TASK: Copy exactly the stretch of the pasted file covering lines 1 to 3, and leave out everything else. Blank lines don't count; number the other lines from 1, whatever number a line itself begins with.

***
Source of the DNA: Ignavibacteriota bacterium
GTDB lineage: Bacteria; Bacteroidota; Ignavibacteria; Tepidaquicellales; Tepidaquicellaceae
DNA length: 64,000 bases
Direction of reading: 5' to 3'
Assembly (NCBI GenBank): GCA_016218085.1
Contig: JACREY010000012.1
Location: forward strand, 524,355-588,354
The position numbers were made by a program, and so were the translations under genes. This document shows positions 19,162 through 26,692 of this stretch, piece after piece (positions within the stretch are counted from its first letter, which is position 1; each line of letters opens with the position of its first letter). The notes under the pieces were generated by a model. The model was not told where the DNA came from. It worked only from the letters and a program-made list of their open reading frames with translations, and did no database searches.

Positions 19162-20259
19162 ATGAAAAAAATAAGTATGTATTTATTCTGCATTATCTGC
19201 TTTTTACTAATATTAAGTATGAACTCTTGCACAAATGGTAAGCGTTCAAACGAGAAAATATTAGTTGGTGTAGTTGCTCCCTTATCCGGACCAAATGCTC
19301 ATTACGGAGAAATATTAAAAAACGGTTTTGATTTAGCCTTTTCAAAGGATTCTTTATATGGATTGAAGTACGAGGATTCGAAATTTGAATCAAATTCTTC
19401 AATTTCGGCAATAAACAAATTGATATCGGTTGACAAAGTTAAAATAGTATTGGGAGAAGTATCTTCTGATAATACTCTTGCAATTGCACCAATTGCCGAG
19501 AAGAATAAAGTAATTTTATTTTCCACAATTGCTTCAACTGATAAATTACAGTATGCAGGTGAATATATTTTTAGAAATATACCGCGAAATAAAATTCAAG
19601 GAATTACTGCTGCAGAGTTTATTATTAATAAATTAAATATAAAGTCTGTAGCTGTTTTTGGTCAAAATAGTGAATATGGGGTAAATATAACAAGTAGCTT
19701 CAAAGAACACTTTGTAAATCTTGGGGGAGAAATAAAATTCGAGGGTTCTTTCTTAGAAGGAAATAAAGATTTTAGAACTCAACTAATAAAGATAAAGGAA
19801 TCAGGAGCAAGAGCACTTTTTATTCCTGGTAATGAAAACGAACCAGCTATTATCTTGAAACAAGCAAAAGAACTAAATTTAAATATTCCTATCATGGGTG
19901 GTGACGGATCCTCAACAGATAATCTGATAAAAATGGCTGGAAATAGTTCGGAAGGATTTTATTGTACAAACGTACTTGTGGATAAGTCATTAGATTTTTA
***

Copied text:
Source of the DNA: Ignavibacteriota bacterium
GTDB lineage: Bacteria; Bacteroidota; Ignavibacteria; Tepidaquicellales; Tepidaquicellaceae
DNA length: 64,000 bases